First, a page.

The man accused of causing the death of District 34 state Rep. Abel Herrero's father was found guilty of manslaughter Monday.

A jury emerged from nearly four and a half hours of deliberations to find 57-year-old Manuel Chapa Garcia guilty of manslaughter, a second-degree felony that is punishable by two to 20 years in prison and up to a $10,000 fine.

Garcia had been facing a first-degree murder charge, as well as the possibility of being convicted of aggravated assault or criminally negligent homicide.

The murder trial began May 13, with the prosecution presenting witnesses that sought to paint the defendant as having no remorse for the death of 59-year-old Ivan Alfonso Herrero.

The incident occurred Oct. 5 at a Denny's Restaurant in Corpus Christi located near Navigation Boulevard and the Interstate 37 Access Road. Witnesses for the prosecution, including the defendant's then-wife, described Garcia as a "monster" who said he had sent Herrero "to Hell."

Garcia was accused of striking Herrero twice after Herrero allegedly confronted him about cutting in line at the restaurant. After he was struck, Herrero fell to the floor, hitting his head with a force the medical examiner's office said was comparable to falling out of a second-story window.

During closing arguments Monday, the defense said that Herrero may not have been killed by Garcia's blows, or even the fall, but rather due to a lack of proper medical care after being transported to the hospital.

Defense attorney Kenneth Botary claimed also that it was Herrero who started the confrontation, using profane language and taking a swing at Garcia, who said Friday that he felt threatened and was forced to fight back.

The defendant said he and his then-wife walked into the restaurant on Oct. 5, approached the podium and asked for service. He said Friday that he did not cut in line, as the prosecution alleged, despite the waiting area containing a few patrons.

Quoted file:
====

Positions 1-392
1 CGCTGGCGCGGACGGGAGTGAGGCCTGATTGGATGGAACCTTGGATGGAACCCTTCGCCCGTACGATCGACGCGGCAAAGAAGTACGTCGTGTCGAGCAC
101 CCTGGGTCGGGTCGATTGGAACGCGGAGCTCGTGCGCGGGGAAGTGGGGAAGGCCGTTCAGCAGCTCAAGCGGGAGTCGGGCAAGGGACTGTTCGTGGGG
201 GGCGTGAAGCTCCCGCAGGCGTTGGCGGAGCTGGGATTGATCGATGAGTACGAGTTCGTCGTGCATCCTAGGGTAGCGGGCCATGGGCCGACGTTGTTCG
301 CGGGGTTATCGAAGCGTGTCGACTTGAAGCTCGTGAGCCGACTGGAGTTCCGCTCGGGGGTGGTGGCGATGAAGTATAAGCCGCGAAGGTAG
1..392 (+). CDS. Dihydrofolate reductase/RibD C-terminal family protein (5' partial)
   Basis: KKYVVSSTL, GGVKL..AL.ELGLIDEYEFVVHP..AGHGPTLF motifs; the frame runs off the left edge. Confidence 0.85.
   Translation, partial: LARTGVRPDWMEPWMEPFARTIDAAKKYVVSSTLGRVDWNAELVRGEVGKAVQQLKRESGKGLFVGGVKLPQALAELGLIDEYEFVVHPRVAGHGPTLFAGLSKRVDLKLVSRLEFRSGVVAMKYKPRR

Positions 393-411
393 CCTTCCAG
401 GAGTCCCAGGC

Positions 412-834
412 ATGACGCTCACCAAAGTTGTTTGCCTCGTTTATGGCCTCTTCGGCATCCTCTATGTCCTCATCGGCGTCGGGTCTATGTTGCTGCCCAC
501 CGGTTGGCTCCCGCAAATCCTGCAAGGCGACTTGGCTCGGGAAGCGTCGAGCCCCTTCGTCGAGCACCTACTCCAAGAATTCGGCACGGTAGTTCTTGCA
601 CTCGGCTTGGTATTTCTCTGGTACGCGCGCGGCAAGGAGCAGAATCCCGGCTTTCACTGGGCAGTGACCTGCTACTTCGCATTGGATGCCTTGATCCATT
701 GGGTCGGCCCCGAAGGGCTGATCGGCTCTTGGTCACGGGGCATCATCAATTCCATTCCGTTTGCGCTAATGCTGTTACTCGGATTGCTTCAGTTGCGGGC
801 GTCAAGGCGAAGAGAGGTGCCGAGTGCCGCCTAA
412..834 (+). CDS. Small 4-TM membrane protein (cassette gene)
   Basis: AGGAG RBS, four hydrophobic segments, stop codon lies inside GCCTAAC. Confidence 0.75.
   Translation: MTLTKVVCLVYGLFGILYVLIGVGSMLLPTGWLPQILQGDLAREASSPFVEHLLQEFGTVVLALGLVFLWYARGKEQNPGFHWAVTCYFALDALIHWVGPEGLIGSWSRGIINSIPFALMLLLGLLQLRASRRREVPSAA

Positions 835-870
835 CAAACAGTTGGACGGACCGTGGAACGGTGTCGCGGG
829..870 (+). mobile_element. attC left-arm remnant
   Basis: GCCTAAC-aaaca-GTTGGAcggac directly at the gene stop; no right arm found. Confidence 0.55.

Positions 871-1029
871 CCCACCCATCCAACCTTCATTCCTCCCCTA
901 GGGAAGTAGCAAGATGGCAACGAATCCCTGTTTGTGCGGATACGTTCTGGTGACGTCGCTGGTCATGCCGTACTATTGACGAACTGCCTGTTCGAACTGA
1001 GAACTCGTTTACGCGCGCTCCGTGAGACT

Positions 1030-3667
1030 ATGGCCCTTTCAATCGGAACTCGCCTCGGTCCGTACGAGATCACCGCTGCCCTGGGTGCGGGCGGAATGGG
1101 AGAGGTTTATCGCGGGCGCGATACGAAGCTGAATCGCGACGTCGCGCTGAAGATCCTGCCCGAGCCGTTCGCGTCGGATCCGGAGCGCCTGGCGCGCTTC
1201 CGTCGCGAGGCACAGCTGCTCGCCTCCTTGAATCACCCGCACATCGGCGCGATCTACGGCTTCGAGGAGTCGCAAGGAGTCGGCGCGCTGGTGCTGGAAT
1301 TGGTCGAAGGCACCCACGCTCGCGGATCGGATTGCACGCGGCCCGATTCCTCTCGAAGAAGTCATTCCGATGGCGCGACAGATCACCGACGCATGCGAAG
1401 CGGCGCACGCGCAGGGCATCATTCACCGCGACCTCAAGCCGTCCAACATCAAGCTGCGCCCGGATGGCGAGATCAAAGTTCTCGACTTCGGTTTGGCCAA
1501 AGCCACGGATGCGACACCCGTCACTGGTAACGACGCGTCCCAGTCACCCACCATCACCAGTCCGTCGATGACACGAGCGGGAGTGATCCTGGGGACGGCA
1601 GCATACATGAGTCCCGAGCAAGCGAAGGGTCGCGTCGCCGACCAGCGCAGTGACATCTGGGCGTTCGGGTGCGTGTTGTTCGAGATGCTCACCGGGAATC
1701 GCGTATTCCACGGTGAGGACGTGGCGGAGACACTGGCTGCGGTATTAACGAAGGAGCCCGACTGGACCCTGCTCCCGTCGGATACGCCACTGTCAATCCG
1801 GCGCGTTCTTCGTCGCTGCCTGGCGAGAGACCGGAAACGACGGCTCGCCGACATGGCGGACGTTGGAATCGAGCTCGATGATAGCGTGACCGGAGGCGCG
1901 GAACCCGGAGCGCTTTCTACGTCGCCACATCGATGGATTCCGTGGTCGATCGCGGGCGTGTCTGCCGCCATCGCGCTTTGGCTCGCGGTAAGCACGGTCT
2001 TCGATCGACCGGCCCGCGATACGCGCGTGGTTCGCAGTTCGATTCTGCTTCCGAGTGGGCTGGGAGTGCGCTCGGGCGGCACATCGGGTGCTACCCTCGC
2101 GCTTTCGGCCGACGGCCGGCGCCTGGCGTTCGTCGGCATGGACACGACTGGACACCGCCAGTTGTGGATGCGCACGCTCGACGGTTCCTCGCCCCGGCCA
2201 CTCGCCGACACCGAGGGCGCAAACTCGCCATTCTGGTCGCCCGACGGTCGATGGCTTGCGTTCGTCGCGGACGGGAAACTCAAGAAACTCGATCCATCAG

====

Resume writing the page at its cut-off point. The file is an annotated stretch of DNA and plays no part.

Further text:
Garcia said he was unsure at the time whether or not the people were waiting to pay or be seated.

After an employee asked Garcia how many people were in his party, the defendant claimed the employee reached for two menus. At that moment, Garcia said Herrero confronted him with profane language about cutting in line and accusing him of acting like a "big shot" because Garcia was wearing multiple gold rings and a medallion.

The defendant had previously testified that he liked wearing jewelry to show off but "never wore them as weapons." The medical examiner's office had previously said that in addition to the blunt force trauma Herrero sustained to the head after his fall, he also had a broken jaw as well.

Garcia said he responded to Herrero by telling him to mind his own business. That was when he claims Herrero took a swing at him, allegedly grazing Garcia's left ear. The defendant stood up on the stand, per the prosecutor's request, and described how he then hit the victim once with his left hand.

Garcia said Herrero then lunged at him again and Garcia hit him a second time with his right hand. The defendant told the court he wasn't sure if he used an open or closed fist to strike Herrero.

"He was the one who was cussing, I just told him to mind his own business," Garcia said. "I thought I was defending myself."

Gleimer asked Garcia if he thought the victim might have just been falling forward after Garcia's initial blow, not lunging, but the defendant said he did not think so.

After the incident occurred, Garcia said he left the scene because he was afraid the crowd at the restaurant, which included people who were with Herrero at the time, would try to attack him.

Garcia said he walked to a nearby convenience store, where a Denny's employee, who had followed him, asked Garcia if he realized what he'd done.

The defendant, after being pressed by the prosecutor, said he told the witness "Yes," and that the victim "was talking (expletive)."

Garcia also testified that he was not trying to run from police, but then told the prosecutor he had given his wife the keys to his truck before he'd left the scene and told her to pick him up down the street.

Gleimer said Monday that that statement showed he was not planning on waiting around for police to arrive, but rather flee from authorities.

"Flight is evidence of guilt," Gleimer said.

It wasn't until after he was arrested and transported out of his cell that Garcia said he learned of Herrero's death.

"I thought I was in there for assault," the defendant testified. "I just felt drained because they said: 'You're going to be charged with murder because (Herrero) died.' I just couldn't believe it."

Garcia then apologized to the Herrero family, as well as his own.

"I never knew something like this would happen," he said.

The prosecution, however, said Garcia knew full well that his actions would cause "serious bodily injury" to the victim.

"I don't believe it was a fight," Gleimer said. "It was a homicide."

Garcia was taken into custody until his sentencing hearing, which was scheduled to take place Tuesday in the 214th District Court of Judge Jose Longoria. Details were not available as of press time.